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June 03, 2011

Sons and Lovers

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Jack Cardiff - 1960
Netflix Instant

Sometimes the limitations of availability dictate both seeing a film, and how it is seen. I had been curious about Jack Cardiff's film, especially after reading D. H. Lawrence's novel. It's been quite a while since I read Lawrence and I feel I'm not one to discuss the translation from novel to film, except to say that the themes seem to still be there, brushed in broad strokes. I'm probably not alone in thinking how, almost a century later, what I am watching is not only the drama of the tug of the past against the hopes of the future, but also the various shifts marking the closure of the 19th Century and the beginning of the 20th Century.

The film received several Oscar nominations. Certainly as a director, Jack Cardiff has no better film. Likewise, cinematographer Freddie Francis, who like Cardiff moved for a time to the director's chair, has not done better with the possible exception of his work for David Lynch's film of The Elephant Man. The film was rightly filmed in black and white. Some of the most striking shots are of the mine tower, almost another character, overlooking the rows of houses and people. The film was shot on location in Nottingham, where Lawrence's novel takes place.

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In the instant streaming format, someone made a decision that may have seemed like a good compromise. The film was, like all 20th Century Fox films at the time, shot in CinemaScope, generally with a ratio of 2.35:1, width to height. The streaming version, while fortunately not pan and scan, lops off a bit of the sides at 1:85:1. Maybe the concern was that a true wide screen film would lose much watched on a computer screen. Most of the time, this change of aspect ratio is not noticeable, but on some shots the loss is obvious. The opening titles and the last three minutes are shown correctly, with the the last screen cap as an example. In this regard, viewing films on the streaming video format is inconsistent, with some studio fairly consistent about showing their films in the appropriate wide screen format, and others hoping you don't mind watching pan and scan versions. It's something of a step up from the days when the only option for watching older films was on network TV, when everything was in Academy ratio, interrupted by commercials, and in the case in my house, broadcast in black and white.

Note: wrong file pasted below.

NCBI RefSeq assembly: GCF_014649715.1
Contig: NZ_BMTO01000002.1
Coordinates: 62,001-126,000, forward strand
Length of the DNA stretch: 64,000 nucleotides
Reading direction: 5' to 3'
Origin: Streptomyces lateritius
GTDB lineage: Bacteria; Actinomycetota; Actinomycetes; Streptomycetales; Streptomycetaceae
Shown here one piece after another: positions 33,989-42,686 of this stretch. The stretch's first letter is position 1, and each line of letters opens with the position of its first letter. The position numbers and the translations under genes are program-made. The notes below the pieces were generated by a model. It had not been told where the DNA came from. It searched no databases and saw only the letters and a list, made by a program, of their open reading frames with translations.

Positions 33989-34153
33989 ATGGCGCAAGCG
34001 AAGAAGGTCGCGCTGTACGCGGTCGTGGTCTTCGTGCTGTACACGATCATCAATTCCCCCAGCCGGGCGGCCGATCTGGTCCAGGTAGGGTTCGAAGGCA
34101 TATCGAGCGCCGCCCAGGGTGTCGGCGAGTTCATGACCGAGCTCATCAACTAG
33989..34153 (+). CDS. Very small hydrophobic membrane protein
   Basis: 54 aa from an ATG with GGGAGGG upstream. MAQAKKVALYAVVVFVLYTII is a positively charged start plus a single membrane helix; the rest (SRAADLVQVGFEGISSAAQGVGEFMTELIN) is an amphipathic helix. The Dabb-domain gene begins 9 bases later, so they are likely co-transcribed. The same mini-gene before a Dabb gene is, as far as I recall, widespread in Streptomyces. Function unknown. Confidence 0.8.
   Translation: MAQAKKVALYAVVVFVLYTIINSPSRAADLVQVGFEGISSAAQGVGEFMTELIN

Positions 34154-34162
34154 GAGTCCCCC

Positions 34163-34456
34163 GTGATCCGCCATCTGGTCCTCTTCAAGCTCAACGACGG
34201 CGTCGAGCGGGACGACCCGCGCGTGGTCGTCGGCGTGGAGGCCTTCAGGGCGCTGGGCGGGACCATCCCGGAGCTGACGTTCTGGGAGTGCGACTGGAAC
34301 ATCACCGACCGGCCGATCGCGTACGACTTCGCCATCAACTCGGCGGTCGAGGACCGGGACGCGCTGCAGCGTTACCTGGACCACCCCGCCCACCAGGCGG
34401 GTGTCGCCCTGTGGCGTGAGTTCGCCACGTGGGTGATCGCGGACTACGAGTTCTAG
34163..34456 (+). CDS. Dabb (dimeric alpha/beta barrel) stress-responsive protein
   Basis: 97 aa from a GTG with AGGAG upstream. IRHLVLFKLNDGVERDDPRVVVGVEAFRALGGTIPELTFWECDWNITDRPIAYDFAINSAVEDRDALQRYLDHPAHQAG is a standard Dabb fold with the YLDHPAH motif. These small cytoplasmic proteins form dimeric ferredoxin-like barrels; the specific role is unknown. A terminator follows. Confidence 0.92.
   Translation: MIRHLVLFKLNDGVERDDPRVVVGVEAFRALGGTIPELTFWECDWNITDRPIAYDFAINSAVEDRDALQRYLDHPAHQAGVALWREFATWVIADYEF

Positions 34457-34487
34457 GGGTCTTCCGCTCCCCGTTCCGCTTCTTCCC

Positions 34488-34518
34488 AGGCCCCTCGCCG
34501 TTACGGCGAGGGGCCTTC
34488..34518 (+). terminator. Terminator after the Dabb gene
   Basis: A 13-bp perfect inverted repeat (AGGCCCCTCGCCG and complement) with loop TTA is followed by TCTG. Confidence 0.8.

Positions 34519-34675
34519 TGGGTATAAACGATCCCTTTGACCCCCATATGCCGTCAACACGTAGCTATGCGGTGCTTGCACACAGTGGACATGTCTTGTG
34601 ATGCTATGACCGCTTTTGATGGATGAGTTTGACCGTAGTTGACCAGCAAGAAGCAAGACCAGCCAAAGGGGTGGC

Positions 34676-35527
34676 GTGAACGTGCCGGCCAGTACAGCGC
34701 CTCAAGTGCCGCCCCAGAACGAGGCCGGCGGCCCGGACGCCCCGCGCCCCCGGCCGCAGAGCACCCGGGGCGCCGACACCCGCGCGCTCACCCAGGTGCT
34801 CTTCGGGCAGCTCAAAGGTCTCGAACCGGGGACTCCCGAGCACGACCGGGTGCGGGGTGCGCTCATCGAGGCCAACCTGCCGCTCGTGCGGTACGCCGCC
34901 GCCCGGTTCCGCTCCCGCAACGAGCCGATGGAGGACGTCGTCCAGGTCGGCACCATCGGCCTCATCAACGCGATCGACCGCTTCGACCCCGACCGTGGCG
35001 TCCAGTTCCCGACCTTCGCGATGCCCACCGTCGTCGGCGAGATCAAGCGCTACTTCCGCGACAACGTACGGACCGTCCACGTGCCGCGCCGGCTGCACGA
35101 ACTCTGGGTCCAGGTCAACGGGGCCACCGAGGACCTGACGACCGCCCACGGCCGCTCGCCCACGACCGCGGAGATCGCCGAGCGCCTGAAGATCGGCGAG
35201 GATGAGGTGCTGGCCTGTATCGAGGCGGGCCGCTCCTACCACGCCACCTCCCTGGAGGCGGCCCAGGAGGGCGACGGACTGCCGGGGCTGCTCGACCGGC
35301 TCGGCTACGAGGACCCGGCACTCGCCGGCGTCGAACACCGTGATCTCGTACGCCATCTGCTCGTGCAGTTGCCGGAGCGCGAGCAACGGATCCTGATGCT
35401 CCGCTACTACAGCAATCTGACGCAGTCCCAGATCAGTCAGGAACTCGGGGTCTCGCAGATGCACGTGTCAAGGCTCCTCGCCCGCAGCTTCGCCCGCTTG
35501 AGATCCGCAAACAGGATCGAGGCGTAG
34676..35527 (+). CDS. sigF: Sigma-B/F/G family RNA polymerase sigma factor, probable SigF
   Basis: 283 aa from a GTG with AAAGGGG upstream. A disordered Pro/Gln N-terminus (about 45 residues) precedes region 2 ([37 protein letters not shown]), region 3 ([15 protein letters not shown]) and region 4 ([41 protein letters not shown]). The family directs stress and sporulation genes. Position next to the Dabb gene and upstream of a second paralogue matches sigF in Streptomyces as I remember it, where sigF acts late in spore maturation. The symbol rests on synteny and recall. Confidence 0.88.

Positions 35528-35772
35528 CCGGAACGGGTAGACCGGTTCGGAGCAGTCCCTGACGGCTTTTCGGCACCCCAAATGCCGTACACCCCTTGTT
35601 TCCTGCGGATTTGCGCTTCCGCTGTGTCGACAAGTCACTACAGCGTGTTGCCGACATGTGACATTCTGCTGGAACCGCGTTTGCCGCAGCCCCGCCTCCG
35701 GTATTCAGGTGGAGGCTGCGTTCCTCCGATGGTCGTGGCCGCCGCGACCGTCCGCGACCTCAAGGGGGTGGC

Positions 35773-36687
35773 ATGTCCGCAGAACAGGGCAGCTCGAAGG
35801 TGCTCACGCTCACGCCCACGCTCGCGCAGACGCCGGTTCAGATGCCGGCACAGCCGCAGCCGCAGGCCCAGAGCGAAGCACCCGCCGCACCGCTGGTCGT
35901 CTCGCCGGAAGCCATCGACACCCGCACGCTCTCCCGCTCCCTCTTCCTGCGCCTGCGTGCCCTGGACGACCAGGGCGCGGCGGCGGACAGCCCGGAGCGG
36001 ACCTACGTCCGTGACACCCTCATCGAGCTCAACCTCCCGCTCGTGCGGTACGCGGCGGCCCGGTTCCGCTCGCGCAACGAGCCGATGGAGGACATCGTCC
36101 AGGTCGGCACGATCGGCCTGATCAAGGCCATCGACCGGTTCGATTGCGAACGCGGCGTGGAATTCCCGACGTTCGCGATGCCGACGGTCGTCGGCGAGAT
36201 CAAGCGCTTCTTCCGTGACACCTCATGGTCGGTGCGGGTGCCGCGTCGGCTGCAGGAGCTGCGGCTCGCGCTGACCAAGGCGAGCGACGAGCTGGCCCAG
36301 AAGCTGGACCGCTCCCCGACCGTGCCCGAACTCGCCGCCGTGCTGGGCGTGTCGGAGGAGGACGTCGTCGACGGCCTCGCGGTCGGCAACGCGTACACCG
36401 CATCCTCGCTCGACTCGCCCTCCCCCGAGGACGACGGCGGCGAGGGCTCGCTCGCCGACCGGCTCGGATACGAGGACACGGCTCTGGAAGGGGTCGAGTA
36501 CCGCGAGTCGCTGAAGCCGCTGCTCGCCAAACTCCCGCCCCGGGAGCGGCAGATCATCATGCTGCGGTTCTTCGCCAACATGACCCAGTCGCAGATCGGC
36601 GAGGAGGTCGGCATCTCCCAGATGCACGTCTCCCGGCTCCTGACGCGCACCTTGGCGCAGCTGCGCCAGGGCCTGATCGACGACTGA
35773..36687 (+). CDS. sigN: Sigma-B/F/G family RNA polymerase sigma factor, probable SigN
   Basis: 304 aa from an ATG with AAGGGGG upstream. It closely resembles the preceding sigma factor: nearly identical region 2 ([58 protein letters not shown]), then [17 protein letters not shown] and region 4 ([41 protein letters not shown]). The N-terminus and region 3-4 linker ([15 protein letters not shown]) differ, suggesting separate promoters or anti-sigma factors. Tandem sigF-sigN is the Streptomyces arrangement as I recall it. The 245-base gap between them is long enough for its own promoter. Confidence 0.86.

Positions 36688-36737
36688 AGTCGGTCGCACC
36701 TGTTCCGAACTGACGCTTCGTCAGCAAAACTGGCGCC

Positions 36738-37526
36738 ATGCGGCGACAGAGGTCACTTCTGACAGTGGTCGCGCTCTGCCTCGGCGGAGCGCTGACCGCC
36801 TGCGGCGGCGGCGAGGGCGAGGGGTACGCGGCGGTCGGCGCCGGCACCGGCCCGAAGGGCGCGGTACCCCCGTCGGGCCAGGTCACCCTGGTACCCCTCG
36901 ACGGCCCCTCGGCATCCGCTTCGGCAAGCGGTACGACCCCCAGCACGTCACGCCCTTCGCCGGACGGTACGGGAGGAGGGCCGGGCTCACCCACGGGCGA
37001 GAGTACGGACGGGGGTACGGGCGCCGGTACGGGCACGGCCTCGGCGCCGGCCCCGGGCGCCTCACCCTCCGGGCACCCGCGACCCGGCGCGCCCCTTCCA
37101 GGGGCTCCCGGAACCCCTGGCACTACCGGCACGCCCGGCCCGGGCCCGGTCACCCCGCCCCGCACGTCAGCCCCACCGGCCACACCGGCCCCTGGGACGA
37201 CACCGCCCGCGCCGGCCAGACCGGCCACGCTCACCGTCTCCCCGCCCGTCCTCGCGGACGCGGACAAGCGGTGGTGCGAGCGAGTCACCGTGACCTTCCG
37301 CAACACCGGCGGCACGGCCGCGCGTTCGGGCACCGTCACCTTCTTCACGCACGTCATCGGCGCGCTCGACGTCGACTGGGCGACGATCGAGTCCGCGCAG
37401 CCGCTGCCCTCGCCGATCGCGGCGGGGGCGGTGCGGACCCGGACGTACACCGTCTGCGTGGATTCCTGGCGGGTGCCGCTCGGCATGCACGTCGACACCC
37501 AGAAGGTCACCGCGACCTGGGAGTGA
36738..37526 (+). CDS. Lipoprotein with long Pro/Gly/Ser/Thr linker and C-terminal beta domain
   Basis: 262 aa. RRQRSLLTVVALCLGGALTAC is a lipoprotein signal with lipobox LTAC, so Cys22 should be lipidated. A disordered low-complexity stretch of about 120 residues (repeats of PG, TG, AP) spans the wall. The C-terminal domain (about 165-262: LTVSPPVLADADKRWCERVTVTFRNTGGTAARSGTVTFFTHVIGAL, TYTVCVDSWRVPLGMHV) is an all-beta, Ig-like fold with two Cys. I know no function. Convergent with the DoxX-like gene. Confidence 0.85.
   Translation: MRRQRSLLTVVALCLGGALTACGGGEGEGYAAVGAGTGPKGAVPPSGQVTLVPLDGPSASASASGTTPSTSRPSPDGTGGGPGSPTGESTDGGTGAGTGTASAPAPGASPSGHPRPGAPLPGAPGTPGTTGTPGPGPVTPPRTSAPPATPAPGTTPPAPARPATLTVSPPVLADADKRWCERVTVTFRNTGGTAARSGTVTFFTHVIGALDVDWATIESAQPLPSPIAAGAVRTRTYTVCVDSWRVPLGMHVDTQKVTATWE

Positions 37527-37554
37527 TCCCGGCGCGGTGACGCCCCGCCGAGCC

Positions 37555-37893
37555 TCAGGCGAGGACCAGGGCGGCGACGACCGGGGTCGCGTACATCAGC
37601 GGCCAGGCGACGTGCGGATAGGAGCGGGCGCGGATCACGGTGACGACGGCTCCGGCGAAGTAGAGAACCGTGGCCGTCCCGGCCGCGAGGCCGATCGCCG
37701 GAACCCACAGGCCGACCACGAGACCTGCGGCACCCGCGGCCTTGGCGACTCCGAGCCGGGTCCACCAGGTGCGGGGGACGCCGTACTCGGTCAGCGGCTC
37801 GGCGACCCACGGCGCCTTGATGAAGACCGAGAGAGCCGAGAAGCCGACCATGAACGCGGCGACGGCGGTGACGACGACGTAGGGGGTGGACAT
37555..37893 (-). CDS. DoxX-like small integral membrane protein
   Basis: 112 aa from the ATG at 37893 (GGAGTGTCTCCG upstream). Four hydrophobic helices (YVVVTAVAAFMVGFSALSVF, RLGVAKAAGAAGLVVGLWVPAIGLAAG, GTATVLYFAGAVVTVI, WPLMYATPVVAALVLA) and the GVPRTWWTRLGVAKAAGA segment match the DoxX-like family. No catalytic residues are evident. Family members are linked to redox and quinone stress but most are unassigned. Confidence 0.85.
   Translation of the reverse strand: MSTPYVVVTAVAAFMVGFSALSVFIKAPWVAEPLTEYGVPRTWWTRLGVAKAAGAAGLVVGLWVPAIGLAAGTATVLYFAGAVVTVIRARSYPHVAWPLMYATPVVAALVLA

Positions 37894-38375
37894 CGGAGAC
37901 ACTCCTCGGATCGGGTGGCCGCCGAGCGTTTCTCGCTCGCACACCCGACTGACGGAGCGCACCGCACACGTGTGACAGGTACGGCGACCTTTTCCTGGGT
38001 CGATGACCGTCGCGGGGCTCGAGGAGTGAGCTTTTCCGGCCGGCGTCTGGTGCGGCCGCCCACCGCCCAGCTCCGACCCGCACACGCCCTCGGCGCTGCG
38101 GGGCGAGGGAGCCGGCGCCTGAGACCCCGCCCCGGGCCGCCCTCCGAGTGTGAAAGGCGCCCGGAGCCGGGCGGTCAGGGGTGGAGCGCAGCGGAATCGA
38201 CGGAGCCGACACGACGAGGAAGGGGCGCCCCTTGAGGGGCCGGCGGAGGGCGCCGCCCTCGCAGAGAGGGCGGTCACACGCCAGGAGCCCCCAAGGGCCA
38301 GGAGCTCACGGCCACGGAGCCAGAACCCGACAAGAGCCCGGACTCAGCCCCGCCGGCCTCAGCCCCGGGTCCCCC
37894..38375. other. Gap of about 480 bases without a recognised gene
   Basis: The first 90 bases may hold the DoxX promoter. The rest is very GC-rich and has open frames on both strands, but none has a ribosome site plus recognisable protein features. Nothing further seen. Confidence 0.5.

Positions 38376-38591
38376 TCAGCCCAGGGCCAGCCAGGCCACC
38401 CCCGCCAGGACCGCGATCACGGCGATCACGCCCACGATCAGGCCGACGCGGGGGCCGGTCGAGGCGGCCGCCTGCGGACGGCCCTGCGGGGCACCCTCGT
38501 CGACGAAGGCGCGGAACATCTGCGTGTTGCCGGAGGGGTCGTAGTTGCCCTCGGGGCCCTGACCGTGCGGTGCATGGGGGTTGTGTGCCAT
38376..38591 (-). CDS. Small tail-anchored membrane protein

Carping about aspect ratios aside, Cardiff's film is reminder of the time when big studios had no problem producing films based on "literature". The cast and crew is noteworthy with Trevor Howard, Wendy Hiller, Mary Ure, and briefly, Donald Pleasance, and delightfully, Ernest Thesiger. Dean Stockwell, cast as a recognizable Hollywood name, maintains a consistent British accent, and capably holds his own in the lead role. Screenwriters T.E.B. Clarke and Gavin Lambert have other notable films on their respective resumes. Assistant Director Peter Yates went on to bigger, and sometimes better, films as a director as the decade progressed. I have included more screen caps than usual because, if nothing else, this is a visually gorgeous film.

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Dean Stockwell and Heather Sears in a shot from the last three minutes, in the correct aspect ratio.

Posted by peter at June 3, 2011 07:55 AM